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My child has diabetes and is about to start school.What steps should I take and how will the school help to ensure that things go well?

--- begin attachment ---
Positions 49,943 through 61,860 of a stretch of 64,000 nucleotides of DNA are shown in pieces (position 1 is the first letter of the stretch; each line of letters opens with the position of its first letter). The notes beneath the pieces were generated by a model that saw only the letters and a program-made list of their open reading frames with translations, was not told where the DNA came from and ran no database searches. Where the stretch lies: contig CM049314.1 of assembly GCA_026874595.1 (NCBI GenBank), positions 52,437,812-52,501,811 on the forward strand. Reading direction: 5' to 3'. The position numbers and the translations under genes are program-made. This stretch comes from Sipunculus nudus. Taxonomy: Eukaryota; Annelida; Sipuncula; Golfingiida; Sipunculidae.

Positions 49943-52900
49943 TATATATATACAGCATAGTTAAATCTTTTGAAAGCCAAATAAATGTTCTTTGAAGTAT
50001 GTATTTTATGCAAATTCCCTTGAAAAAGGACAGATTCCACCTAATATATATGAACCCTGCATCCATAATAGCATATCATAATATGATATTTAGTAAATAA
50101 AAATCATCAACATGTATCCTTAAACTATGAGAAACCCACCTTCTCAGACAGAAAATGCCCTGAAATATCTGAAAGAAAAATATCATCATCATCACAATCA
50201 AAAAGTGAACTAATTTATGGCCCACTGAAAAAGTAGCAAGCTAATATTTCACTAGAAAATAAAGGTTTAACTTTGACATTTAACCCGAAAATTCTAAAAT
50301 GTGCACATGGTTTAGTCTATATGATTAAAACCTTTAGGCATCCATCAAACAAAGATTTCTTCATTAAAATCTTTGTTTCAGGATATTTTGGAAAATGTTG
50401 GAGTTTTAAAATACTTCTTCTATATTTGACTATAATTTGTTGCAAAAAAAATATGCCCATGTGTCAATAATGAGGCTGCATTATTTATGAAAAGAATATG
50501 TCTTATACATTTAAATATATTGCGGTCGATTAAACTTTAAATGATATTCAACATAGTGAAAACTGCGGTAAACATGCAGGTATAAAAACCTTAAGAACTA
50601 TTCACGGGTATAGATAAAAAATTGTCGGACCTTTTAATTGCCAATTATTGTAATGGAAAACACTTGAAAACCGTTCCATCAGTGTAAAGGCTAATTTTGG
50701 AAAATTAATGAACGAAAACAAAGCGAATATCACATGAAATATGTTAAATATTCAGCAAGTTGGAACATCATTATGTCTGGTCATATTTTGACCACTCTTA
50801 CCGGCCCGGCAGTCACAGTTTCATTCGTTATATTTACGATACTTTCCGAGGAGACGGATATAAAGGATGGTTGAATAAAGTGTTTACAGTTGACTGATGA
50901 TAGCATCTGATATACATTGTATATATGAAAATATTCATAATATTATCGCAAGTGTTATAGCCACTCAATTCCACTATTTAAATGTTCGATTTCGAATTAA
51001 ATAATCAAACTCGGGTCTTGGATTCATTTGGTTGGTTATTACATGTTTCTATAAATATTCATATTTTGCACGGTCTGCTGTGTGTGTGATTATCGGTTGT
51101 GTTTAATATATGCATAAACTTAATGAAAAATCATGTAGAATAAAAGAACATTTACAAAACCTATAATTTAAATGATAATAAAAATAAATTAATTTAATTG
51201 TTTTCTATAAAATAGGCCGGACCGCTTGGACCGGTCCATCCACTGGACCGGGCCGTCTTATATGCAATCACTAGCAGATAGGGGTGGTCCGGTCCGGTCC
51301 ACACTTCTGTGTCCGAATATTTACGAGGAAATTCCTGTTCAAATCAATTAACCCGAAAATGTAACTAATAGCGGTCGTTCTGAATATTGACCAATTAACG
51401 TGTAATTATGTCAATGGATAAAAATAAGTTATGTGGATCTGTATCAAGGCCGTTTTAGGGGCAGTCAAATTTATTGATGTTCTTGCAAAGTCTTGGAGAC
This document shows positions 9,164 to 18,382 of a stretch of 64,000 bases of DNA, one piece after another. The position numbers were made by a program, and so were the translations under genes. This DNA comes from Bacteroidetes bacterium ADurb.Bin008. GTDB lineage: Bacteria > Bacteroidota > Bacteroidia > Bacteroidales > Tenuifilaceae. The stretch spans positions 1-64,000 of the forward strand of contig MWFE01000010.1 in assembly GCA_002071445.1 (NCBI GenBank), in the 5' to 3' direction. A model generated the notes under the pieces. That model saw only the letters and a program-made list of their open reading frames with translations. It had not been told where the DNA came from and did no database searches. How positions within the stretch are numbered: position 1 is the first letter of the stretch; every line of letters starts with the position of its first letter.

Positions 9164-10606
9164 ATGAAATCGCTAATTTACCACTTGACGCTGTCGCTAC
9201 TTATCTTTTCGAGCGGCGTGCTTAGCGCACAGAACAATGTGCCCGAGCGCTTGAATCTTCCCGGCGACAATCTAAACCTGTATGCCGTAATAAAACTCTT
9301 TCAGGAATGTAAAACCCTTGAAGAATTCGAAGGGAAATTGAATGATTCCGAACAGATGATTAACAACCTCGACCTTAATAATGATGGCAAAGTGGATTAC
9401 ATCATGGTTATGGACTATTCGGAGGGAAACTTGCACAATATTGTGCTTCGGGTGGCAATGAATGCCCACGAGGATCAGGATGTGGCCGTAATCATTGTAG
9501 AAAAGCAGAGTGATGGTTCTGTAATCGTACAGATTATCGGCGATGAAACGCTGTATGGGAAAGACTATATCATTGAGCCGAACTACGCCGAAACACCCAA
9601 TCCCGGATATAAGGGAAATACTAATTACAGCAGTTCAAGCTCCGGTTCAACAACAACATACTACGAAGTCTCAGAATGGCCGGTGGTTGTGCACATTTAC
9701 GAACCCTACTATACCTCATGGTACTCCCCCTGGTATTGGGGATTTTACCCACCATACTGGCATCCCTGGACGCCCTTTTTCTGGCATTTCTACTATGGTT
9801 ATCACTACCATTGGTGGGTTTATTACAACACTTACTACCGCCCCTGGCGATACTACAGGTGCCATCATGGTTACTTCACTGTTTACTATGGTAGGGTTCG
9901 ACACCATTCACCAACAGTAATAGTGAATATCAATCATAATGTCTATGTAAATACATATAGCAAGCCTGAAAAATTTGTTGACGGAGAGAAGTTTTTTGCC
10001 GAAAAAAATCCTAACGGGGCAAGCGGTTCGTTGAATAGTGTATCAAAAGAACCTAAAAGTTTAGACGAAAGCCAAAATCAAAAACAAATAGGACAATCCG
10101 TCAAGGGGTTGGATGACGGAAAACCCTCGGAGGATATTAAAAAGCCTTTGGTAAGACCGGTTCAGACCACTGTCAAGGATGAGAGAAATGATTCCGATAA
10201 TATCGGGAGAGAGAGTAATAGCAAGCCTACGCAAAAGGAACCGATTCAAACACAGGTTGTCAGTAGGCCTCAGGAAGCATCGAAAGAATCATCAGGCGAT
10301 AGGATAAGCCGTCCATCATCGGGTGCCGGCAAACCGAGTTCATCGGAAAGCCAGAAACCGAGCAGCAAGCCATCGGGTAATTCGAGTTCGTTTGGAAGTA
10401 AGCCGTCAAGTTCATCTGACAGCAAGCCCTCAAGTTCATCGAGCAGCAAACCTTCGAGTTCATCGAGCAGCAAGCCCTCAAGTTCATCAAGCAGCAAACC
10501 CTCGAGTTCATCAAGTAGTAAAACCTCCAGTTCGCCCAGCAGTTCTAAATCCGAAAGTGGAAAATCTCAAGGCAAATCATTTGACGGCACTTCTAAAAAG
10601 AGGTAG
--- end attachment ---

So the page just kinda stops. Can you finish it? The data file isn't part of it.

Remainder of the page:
Nowadays, diabetes alone seldom prevents children from attending and participating fully in school activities, although special attention is required in certain circumstances. Fortunately, most children at the age of school entry have, by virtue of their age, not had diabetes for very long. Therefore, they rarely have chronic complications and their glucose control is more straightforward. The American Diabetes Association and other authoritative bodies recommend less stringent control of blood sugar in young children in order to avoid hypoglycemia, which is the overriding concern. In general, it is important to remember that each person, young or old, experiences diabetes differently. This is challenging and humbling for those of us who see people with diabetes every day. For your child's teachers, whose primary role is education unrelated to diabetes, it can be a major challenge indeed. Therefore, preparation is the key. It is important to provide the school with a daily plan describing the way your child's diabetes is managed, so they know what to expect as routine. It is important to inform the school how things may present themselves when they go wrong. How does your child's diabetes respond when he or she is under the weather, under stress, or following strenuous sports activities? What behavior does he or she show when low blood sugar occurs? All these things should be written down and put in a folder for your child's school nurse and teacher. A meeting with the teacher prior to your child entering their class will help to smooth the way. There is also a document, known as a 504 plan, which is used to describe the expectations and roles of the parents and the school in the management of the diabetes and when things go wrong. Further details are beyond the scope of this book, but excellent sources of information, including sample 504 plans, can be found at various websites including those of the Juvenile Diabetes Research Foundation, American Diabetes Association, and the National Institutes of Health.
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